Yang, one of Taiwan’s best hopes for a gold medal in the Guangzhou Asiad, was disqualified during the first round of a bout in the women’s taekwondo under 49 kilogram division on Nov. 17. At the time, Yang was leading 9-0 against her Vietnamese opponent.
Yang was disqualified by Hong Sung-chon, a technical official of Korean descent, on grounds that she was using extra sensors on her electronic socks to increase her chances of scoring.
Video footage of the match later showed that the sensors were not attached to her socks during the bout.
Her disqualification has triggered widespread outrage and anti-Korea sentiment in Taiwan and has been used by politicians to gain support in the home stretch of the Nov. 27 mayoral election campaign.
Upon her return to Taiwan Nov. 22, Yang urged people not to hype her disqualification, not to politicize the issue, and not to blame or hurt innocent Koreans who had nothing to do with the dispute.
President Ma said he was moved by her wisdom and magnanimity in making the call for the “three noes.”
On the disqualification issue, Ma said that until the matter has been investigated and the truth made known, his administration will not accept any accusations against Yang.
In related news, Steven S.K. Chen, deputy minister of the Sports Affairs Council (SAC), said Thursday that the Taipei City government is arranging for Yang to work as a technical lecturer at Taipei Municipal University of Education (TMUE).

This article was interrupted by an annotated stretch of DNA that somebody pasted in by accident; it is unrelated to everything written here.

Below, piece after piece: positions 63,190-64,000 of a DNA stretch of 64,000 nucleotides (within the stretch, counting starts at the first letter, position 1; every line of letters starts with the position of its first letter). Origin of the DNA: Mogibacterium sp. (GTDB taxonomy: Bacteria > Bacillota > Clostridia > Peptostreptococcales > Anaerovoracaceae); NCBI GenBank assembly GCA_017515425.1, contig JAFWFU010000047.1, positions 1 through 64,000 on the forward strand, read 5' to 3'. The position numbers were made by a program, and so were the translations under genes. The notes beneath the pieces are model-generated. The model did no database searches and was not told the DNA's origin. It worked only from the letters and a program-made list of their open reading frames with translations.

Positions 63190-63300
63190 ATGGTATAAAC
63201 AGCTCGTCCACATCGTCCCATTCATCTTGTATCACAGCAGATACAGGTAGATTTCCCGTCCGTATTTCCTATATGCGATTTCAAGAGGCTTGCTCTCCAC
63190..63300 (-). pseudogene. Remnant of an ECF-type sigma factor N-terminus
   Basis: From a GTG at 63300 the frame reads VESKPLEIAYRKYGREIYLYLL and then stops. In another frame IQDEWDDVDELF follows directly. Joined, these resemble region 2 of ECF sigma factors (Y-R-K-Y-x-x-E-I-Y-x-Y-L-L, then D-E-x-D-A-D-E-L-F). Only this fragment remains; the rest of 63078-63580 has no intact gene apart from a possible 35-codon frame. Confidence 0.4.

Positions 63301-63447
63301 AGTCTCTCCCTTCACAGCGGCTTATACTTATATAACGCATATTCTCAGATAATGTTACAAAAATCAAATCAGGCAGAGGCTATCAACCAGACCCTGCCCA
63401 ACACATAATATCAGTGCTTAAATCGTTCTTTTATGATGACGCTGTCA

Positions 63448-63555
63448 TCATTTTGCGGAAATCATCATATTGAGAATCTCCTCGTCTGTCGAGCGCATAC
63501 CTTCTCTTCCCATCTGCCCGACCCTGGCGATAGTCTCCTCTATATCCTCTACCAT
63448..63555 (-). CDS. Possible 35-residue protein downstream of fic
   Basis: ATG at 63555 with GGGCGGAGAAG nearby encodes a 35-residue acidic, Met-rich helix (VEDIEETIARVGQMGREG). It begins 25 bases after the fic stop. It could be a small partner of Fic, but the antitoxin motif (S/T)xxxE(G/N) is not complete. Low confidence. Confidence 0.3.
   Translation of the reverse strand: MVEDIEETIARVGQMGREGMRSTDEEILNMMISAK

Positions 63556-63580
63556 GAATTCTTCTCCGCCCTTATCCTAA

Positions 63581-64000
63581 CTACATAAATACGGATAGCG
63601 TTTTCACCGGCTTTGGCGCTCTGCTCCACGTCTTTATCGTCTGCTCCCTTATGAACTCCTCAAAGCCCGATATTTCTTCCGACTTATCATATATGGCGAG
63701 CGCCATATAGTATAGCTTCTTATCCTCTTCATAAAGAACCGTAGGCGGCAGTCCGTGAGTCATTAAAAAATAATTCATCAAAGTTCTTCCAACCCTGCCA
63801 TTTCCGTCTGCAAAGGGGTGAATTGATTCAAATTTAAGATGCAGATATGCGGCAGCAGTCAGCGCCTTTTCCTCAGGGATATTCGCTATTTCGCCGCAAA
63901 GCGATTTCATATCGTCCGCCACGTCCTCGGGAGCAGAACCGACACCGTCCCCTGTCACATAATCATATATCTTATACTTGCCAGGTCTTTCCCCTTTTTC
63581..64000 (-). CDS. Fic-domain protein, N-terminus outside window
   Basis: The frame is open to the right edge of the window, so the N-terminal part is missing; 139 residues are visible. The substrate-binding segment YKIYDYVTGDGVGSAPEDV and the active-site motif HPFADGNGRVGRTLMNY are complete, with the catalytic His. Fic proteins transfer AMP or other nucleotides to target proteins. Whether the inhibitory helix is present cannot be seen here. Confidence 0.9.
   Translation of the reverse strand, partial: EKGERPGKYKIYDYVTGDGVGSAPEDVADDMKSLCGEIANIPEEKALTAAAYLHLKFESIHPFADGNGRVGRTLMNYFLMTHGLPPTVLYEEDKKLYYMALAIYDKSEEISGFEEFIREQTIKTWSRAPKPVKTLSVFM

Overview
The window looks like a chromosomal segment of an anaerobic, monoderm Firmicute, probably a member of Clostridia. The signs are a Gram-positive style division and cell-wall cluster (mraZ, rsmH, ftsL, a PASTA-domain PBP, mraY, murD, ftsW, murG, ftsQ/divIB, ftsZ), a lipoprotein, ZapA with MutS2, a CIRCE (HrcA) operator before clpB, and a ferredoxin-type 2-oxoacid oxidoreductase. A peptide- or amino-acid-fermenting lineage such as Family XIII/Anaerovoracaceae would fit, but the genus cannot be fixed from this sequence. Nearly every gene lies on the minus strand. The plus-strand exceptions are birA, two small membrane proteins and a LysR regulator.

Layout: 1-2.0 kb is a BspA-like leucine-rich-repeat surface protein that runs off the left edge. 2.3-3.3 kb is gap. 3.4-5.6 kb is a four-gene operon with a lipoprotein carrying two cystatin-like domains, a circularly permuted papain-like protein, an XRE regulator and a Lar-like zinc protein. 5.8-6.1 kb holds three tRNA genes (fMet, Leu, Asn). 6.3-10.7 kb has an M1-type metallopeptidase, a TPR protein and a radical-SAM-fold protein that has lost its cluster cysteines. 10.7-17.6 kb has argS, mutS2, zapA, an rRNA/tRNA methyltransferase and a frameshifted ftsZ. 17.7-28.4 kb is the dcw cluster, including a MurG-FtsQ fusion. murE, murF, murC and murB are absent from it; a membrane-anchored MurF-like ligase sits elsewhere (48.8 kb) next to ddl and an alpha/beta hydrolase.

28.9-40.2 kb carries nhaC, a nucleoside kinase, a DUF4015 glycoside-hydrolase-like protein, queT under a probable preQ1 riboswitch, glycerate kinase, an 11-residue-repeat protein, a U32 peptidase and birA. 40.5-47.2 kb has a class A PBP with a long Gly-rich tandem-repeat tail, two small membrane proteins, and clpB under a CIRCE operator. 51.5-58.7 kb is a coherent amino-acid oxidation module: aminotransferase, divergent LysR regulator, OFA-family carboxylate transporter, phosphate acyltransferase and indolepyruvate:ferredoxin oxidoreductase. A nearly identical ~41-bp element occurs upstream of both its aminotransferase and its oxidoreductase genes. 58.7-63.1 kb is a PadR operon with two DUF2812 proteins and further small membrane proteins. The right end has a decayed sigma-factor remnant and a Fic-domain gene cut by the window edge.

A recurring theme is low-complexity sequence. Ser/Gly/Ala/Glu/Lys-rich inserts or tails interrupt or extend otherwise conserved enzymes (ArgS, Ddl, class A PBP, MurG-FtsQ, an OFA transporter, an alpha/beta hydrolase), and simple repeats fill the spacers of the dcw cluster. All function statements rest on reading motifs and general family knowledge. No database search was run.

The Education Ministry said later that same day that Yang can start her teaching job at the TMUE from February next year.
Meanwhile, Chen said, a private foundation that asked not to be named has pledged a donation of NT$3 million (US$100,000) to the SAC, which then can give the money to Yang as an award.
According to government regulations, Taiwanese athletes are entitled to awards of NT$3 million each if they win gold at major international events such as the Olympic Games or Asian Games.
The SAC was considering an award of NT$3 million to Yang to continue her training for the 2012 Summer Olympic Games in London.
However, Yang said that she needed more time to think about an Olympic bid.
Meanwhile, the SAC deputy minister said that Taiwan has lodged official protests and filed appeals with the Olympic Council of Asia (OCA) and the World Taekwondo Federation (WTF), requesting that they review the controversial disqualification.
So far, the OCA has acknowledged the appeal, Chen noted.
If necessary, Taiwan will take Yang’s case to the Court of Arbitration for Sport (CAS), an independent organization that handles sports-related arbitrations, he added.
Lee and Li, a law firm that has offered its services free of charge in the case, is currently collecting information and evidence and is considering what would be the best approach for Taiwan, Chen said.
Source: Focus Taiwan (By Garfie Li, Lee Ming-tsung and Deborah Kuo)